- Not I (Not) – Ant Hampton / Samuel Beckett / Peggy Phelan, for Imagined Theatres
- Notes on Mouth Piece 2 – A letter to Nata and Sam
- Interview in Riga about The Extra People
- the sensitive evidence of the body. Reading Augé during lockdown
- Autoteatro – some documentation during Covid-19
- Looking for admin / manager / producer
- Blue Jeans
- Mars hi-res
- A car crashed into the second story of a building in Santa Ana, California, this morning
- Plastic in the Arts Isn’t Normal – First steps…
A public letter to Nata and Sam, Afghani twin brothers who grew up in Iran and who since 2015 have lived in Germany.
In 2019 they saw Mund-Stück (Mouth Piece) at Theater Rampe in Stuttart, a show I made and performed with Rita Pauls which involved a curious approach to learning / absorbing German and Germany, via a week of random hitch hiking. In fact, barely speaking more than some German phrases we’d learnt to carry it out, the concept Rita and I stuck to was to ask drivers the same question – “What In Your Opinion Needs to be Said?” – and request to record whatever reactions or anwers they gave while driving, in order then to learn it by heart over about 6 months. In the performance we revoice a patchwork 45min edit of these responses, verbatim and together in sync – having also learnt and practiced the hesitations, breaths, thinking time, mistakes etc.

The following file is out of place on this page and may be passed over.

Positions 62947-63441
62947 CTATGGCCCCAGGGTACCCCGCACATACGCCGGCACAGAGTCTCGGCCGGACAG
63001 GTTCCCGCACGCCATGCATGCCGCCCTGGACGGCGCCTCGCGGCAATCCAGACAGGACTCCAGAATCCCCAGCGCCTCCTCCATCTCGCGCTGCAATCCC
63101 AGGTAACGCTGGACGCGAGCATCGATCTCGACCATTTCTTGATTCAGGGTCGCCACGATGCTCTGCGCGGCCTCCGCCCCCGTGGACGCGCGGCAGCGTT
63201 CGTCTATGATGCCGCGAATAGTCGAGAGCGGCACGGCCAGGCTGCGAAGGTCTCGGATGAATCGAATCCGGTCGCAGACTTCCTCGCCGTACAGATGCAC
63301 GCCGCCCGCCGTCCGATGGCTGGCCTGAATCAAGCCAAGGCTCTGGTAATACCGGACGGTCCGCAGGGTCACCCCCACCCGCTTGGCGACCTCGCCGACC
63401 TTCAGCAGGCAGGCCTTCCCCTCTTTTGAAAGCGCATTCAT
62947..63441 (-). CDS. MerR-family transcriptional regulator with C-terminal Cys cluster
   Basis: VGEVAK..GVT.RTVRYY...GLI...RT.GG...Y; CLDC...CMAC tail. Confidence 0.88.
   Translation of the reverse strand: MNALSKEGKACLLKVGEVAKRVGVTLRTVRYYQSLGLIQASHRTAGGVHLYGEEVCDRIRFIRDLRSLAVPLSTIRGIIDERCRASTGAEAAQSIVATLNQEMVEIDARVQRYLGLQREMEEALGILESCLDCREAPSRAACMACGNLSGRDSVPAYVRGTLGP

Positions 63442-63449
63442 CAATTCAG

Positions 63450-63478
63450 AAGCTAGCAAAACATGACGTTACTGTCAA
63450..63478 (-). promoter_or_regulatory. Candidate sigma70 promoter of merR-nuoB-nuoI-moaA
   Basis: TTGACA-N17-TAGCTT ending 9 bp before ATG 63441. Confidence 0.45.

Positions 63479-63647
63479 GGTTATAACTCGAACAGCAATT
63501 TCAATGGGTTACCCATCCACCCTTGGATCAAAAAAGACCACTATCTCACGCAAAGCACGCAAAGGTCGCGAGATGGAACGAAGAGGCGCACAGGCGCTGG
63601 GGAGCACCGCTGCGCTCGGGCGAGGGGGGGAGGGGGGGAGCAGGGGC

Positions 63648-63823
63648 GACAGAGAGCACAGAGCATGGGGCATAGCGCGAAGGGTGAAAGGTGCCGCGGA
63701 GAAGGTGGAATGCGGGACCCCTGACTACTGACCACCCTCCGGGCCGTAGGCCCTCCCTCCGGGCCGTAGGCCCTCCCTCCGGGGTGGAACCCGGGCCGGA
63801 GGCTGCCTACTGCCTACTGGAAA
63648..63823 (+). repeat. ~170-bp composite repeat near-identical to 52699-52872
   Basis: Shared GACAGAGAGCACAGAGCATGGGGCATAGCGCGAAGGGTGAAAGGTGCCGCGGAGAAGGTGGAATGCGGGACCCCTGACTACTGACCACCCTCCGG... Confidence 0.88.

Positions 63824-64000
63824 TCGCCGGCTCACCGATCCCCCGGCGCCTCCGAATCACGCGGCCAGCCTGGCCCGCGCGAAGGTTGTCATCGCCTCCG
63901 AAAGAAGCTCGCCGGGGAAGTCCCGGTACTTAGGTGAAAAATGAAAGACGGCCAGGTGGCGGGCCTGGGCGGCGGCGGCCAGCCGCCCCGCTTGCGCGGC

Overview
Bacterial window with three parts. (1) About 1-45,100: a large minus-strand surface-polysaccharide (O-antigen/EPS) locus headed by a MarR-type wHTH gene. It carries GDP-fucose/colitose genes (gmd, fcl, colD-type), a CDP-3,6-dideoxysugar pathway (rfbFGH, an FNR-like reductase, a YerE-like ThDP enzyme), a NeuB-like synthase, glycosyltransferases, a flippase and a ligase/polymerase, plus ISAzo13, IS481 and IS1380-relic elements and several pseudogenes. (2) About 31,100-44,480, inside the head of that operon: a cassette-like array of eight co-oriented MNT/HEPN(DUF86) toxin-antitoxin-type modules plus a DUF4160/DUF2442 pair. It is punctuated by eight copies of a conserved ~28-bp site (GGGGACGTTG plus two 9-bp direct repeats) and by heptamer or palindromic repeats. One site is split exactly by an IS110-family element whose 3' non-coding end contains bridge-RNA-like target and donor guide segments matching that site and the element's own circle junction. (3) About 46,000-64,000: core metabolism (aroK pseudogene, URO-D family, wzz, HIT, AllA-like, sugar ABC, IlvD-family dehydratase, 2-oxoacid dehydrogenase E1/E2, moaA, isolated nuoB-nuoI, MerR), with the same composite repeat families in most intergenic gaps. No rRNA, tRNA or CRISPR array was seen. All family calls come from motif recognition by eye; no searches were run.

In an after-show talk we mentioned that we’d be interested to some day commission two other artists – with different motivations to assimilate into a given culture / language – to go through the same journey / process, and create their own performance. Nata later approached us and said he’d be up for it… Last weekend at Ballhaus Ost in Berlin we performed both versions. I wrote to them on their birthday 2 days later, and with their consent now share these thoughts here.
Dear Nata, and Sam
First of all – happy birthday. I hope you’re still enjoying the good feeling of having done something truly fabulous on Saturday.
It was so special for Rita and I to be in the audience for the 6pm showing of your version of Mund-Stück, and then to swap places so you could then watch us in ours, at 9pm. The evening really felt like a celebration, for all four of us, and for both audiences.
After we finished, you came to us with sparkling eyes and told us how much you loved watching it. I remember thinking this must be how it is for people who practice a certain sport and then watch others doing it, live or on TV… just watching, but with that special body/mind knowledge of what it means to physically do it: a deep sense of what is at stake, of the risks, of the work or training that goes into achieving certain movements or that particular state requiring both alertness and calm. It was the same for us watching you. So great to feel that the four of us could share this awareness of what lies behind the performances we gave.
And then you said something that has been coming back to me, since then. You said, ‘…and your version is so much better than ours!’
Don’t worry – I know what you meant. I know it was your way of telling us that you could see and appreciate the work we’ve done, and I thank you for that. I’m sure you’d agree that there are many reasons why it makes no sense to ‘rate’ the two versions next to each other – and as I think through those reasons now, I’m starting to understand better what made your performance so very precious and unique. Yes, ok, our version is longer, it involves more voices, more switching between different characters. It’s more ‘sophisticated’, you could say.